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tylerdouglass


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PostPosted: Fri Nov 16, 2012 10:07 am    Post subject: Reply with quote

Superman(DH23) wrote:
tylerdouglass wrote:
snkhd09 wrote:
tylerdouglass wrote:
Superman(DH23) wrote:
tylerdouglass wrote:
FWIW I'm opening an Amazon Visa Card this week. Plan on paying it off immediately after use to avoid interest, but I'll still get the small rewards for using it and I'll be building some credit.

My credit is already good due to an auto loan I paid off well before I needed to, but I haven't worked on my credit since then.
Your best bet is to get a major credit card, don't pay it off every month, keep a small balance so you have to pay a small finance charge.


I've hear from multiple people (including my parents who have nearly perfect credit) that that is just a myth.

Most of them claim it's a rumor started by the credit card companies, and honestly, that makes sense.

Why would your credit score go up more for not paying off every chance you get, as opposed to paying off your debt ASAP?


It's one of the most common myth about credit score.

http://money.usnews.com/money/blogs/my-money/2010/08/24/six-popular-credit-score-myths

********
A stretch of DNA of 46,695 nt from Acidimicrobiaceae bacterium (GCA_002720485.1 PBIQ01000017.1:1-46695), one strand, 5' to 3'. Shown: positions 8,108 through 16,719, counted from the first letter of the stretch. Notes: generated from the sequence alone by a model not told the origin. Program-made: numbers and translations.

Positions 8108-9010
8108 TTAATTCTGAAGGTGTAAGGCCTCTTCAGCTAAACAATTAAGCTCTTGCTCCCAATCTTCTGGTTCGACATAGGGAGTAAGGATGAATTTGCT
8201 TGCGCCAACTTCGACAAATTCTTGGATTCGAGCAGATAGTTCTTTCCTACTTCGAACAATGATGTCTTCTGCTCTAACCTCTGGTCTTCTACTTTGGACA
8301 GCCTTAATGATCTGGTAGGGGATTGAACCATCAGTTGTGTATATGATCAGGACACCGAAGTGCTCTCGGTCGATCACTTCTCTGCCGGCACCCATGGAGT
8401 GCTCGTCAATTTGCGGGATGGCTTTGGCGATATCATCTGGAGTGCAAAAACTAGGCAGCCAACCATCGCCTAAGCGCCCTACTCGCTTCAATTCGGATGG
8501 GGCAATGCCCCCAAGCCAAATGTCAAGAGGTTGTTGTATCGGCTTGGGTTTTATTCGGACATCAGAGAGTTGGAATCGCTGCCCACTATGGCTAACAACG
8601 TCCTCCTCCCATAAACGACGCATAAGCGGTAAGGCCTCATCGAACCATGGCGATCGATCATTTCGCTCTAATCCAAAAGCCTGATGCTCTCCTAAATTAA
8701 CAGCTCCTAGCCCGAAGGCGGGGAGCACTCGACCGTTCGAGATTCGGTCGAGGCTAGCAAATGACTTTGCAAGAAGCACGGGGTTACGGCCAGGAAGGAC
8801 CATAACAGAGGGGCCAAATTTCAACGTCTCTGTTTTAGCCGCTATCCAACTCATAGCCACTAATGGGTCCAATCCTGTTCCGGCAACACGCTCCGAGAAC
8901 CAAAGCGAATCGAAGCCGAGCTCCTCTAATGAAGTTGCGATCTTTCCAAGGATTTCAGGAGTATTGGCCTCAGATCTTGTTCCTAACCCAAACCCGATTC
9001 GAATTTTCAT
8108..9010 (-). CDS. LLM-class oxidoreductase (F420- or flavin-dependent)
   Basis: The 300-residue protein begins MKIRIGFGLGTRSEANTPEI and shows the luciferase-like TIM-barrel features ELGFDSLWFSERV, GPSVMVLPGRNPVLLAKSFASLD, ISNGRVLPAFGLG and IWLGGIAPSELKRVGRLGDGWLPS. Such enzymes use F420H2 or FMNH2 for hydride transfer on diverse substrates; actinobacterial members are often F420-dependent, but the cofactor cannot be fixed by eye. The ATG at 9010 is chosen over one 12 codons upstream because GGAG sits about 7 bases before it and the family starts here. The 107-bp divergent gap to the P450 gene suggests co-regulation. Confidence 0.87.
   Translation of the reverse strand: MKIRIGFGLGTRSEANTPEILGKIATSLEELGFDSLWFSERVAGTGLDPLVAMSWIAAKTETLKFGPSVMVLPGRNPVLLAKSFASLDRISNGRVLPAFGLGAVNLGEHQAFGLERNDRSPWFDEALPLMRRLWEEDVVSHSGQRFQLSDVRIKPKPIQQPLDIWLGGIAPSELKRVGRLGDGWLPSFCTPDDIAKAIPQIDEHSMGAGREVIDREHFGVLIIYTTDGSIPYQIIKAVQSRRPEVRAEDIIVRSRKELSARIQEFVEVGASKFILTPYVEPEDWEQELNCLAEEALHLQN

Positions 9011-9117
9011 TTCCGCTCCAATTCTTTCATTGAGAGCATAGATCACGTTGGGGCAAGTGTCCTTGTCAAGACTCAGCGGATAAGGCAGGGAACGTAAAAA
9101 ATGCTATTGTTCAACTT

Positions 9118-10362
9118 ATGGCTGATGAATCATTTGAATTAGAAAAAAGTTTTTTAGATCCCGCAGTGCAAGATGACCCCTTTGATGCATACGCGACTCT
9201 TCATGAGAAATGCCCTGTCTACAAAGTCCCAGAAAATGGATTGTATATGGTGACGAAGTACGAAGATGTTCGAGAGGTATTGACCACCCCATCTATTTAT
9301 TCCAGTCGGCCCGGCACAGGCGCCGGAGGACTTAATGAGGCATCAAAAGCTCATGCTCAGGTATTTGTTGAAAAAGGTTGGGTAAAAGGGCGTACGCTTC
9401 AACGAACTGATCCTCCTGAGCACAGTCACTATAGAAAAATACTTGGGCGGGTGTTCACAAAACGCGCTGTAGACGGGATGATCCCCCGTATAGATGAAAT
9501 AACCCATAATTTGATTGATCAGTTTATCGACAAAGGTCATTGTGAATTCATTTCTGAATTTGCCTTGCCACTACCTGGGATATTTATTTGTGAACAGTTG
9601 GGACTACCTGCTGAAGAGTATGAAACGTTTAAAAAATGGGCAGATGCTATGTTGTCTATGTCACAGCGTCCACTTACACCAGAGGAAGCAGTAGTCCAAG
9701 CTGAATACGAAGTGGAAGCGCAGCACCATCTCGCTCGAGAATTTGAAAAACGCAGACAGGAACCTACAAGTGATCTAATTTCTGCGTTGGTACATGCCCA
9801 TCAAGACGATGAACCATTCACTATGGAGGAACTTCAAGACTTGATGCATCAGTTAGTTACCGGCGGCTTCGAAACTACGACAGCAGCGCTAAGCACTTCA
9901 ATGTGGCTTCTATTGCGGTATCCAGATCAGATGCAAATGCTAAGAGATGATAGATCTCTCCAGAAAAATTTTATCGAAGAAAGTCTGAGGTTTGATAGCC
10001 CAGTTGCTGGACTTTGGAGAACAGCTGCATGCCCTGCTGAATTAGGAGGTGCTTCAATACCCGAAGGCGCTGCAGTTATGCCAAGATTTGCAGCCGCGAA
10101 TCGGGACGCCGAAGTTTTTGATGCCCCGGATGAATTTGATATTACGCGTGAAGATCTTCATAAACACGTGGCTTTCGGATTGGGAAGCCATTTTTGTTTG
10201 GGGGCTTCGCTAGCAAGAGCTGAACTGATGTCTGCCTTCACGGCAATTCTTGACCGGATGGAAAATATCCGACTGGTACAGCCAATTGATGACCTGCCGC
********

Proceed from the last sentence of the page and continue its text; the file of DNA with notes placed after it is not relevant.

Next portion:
http://money.msn.com/credit-rating/7-nasty-credit-myths-that-will-not-die-weston.aspx

http://finance.yahoo.com/news/8-common-credit-myths-debunked.html

http://www.dailyfinance.com/2011/02/14/top-five-credit-score-myths/

http://www.investopedia.com/articles/basics/08/financial-myths.asp


Certainly seems like a rumor the CC company's would start. It benefits them in a big way.
It's not really a myth, the credit system is built by the banks, its designed to favor them. Obviously you'll still build credit paying it off every month, it doesn't hurt, but the best way to build credit is having a little debt, and making timely payments.


idk man, all 5 of those links disagree with you. Along with my family members (notably my parents and grandparents) who are great with money.

Quote:
You are building credit, based on your payment history and your balance, regardless of whether or not you pay interest to the credit card companies. The effect on your credit remains the same.


Quote:
Your credit reports and scores don't "know" whether you're carrying a balance or paying it off in full every month. That's because the balance reported to the credit bureaus typically is the balance from your last statement, not what was left over after you got that statement and paid the bill. So you might as well pay in full and save yourself the interest.


Quote: